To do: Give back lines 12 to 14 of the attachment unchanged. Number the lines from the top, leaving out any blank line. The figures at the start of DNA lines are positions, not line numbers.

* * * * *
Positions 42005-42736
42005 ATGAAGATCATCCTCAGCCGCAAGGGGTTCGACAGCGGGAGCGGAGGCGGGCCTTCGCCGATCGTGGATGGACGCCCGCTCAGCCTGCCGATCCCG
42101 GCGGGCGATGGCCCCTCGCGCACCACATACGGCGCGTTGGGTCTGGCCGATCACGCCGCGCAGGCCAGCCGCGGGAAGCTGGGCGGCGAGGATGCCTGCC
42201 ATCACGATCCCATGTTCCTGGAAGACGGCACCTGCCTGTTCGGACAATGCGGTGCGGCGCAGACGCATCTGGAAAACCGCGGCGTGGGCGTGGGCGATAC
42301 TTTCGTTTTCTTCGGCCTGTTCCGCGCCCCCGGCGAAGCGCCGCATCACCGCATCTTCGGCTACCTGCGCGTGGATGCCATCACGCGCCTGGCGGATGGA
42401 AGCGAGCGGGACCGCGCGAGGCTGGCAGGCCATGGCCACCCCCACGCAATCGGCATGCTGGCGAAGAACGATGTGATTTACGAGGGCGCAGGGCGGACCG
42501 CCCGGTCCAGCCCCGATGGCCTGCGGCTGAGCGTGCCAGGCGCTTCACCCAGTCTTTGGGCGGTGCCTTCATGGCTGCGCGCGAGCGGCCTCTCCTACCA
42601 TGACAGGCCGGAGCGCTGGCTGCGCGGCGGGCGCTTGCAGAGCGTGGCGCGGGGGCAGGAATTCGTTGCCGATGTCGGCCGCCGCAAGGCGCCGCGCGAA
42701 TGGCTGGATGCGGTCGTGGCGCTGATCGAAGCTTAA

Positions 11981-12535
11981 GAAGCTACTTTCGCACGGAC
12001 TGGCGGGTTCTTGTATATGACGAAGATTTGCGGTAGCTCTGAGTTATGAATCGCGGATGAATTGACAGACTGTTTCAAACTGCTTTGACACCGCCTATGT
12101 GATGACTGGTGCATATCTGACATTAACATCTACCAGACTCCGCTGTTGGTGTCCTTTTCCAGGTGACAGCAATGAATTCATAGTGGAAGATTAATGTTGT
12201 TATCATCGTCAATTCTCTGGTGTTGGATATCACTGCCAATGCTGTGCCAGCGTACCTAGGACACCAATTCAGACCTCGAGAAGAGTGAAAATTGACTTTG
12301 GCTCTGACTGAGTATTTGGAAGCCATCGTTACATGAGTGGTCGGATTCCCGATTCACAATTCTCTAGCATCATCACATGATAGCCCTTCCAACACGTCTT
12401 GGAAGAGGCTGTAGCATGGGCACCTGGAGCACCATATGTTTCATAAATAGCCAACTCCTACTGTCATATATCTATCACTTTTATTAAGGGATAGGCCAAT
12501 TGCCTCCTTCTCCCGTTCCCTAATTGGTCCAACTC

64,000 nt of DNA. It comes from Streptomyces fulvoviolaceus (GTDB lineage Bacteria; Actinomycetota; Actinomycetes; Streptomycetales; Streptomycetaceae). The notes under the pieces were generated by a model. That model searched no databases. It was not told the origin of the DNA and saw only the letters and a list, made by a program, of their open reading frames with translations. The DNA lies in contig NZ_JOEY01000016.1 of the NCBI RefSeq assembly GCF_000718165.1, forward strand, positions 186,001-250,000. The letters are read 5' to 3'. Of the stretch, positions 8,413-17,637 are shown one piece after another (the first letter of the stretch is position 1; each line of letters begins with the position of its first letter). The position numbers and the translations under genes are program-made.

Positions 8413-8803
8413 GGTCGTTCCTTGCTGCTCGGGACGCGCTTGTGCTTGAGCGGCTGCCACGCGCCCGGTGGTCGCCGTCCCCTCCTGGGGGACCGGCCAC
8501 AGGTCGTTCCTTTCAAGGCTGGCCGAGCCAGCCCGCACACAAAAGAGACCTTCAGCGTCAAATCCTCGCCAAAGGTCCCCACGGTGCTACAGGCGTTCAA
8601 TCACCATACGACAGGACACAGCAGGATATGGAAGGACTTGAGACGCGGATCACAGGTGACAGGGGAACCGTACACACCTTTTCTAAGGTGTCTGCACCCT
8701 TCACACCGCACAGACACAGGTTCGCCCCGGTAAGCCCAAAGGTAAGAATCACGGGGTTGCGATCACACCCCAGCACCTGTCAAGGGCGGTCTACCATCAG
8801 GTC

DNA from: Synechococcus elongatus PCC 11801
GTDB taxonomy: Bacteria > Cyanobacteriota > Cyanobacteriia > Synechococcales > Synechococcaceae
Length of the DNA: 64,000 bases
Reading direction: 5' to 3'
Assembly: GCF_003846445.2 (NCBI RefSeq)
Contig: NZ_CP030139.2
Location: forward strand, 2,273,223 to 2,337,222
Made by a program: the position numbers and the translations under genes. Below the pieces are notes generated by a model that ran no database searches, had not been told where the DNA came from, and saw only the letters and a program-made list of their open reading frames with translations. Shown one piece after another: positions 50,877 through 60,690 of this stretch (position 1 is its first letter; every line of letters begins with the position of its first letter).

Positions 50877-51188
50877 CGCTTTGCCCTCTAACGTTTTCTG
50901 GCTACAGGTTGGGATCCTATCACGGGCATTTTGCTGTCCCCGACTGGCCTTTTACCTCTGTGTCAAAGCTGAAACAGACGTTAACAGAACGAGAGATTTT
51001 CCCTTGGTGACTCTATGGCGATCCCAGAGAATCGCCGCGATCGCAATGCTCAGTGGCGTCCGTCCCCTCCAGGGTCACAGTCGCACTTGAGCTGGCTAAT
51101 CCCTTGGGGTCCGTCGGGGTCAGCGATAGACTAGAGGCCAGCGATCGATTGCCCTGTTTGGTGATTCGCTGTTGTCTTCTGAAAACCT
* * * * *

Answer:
12001 TGGCGGGTTCTTGTATATGACGAAGATTTGCGGTAGCTCTGAGTTATGAATCGCGGATGAATTGACAGACTGTTTCAAACTGCTTTGACACCGCCTATGT
12101 GATGACTGGTGCATATCTGACATTAACATCTACCAGACTCCGCTGTTGGTGTCCTTTTCCAGGTGACAGCAATGAATTCATAGTGGAAGATTAATGTTGT
12201 TATCATCGTCAATTCTCTGGTGTTGGATATCACTGCCAATGCTGTGCCAGCGTACCTAGGACACCAATTCAGACCTCGAGAAGAGTGAAAATTGACTTTG